When water is needed in the emergency room, the dispensing hose 71 is disconnected from the recirculating port 71A and connected to the applicator spray head 72 at 71B as shown in FIG. 7. Details of this spray head are shown in FIG. 4. A thumb control L on the spray head 72 varies the output from a compact jet to a fine mist, while the pressure is controlled by the operator's finger at P. In this manner, a wound can be washed with either pure, sterile water, or sterile water containing dissolved ozone, which will act as an anocyte.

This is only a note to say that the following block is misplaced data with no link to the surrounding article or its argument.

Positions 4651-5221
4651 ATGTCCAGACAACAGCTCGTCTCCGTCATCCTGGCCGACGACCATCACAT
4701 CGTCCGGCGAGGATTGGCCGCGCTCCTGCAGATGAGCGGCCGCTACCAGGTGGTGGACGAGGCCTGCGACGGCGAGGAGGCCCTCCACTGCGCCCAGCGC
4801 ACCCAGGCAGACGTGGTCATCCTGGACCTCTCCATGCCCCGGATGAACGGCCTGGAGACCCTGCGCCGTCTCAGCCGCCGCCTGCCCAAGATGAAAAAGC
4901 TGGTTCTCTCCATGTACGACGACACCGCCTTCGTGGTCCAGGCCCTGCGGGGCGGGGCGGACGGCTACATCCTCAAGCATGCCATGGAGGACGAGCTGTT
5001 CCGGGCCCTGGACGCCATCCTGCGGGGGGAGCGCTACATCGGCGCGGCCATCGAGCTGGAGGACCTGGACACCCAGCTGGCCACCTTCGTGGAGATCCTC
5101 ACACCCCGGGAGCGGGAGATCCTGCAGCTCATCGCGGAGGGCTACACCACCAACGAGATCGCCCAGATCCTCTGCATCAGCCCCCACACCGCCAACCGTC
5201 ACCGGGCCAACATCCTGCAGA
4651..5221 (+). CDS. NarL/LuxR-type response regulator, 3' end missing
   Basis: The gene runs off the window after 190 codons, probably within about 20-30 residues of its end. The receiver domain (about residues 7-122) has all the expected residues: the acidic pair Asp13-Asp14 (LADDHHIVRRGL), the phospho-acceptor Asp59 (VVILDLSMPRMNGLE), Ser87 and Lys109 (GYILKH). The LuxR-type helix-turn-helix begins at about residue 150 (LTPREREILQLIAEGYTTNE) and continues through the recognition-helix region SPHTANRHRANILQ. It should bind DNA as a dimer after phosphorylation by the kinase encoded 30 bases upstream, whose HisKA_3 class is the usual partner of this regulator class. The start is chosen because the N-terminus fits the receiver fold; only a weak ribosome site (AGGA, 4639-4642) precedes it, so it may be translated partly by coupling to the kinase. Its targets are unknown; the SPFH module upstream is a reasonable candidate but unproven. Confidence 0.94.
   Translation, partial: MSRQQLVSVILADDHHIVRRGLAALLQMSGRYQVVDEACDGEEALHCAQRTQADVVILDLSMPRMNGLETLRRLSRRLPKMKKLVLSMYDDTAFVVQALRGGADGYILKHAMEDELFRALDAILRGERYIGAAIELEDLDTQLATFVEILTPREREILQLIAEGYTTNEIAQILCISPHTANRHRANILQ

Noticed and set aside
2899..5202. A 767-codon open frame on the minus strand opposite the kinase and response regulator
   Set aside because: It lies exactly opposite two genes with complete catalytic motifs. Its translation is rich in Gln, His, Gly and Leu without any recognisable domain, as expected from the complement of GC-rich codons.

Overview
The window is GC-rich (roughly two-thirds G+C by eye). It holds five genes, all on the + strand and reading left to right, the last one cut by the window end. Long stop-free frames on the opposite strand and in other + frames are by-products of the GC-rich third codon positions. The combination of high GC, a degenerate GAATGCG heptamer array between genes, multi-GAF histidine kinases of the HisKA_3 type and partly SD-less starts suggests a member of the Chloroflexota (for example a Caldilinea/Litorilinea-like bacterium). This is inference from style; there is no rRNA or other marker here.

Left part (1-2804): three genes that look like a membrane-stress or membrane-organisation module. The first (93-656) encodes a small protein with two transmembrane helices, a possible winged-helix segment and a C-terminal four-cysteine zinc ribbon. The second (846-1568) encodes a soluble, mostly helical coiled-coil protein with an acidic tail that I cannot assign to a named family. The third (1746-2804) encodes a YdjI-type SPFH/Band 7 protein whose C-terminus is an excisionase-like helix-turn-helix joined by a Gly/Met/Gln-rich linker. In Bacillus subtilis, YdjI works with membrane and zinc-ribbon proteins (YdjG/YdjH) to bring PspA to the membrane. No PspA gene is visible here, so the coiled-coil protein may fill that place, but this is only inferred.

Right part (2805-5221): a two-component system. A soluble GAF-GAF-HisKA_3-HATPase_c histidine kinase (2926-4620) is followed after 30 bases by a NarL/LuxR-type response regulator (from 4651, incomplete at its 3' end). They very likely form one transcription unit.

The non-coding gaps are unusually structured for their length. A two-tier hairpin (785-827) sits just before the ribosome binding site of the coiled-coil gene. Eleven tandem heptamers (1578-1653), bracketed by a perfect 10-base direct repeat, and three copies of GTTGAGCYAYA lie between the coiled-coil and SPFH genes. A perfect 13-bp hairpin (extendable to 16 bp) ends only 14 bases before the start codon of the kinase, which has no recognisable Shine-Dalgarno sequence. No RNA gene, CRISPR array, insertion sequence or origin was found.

The system of FIG. 7 will produce sterile water, free of dissolved solids and gases, suspended particles and pyrogens. The input water can come from any source. The input, contaminated water, is first pumped through a series of graded particle filters 3, to remove all suspended solids down to 0.1 micron. The water will next be forced through a membrane filter to remove particles from 0.1 micron down to dissolved solids larger than 10,000 Daltons molecular weight. This relatively pure water still contains some dissolved solids and gases. To extract the remaining solutes, the water is next passed successively through anion and cation exchange columns 5, 7. An organic filter 8 such as activated carbon and a mixed-resin (anion and cation) 10 exchange column. Finally, the water is sent through a fine-particle filter 11 to remove any particles which might have been dislodged from the ion-exchange resins or the activated carbon. At this point, the purified water is sent to a storage tank 13--of approximately 10 gallons capacity--where it is polished by dissolved ozone. The water is stored in this tank for later use in a hospital, either to fill plastic containers, to make up i.v. drug prescriptions or electrolyte solutions or for washing wounds in the emergency room.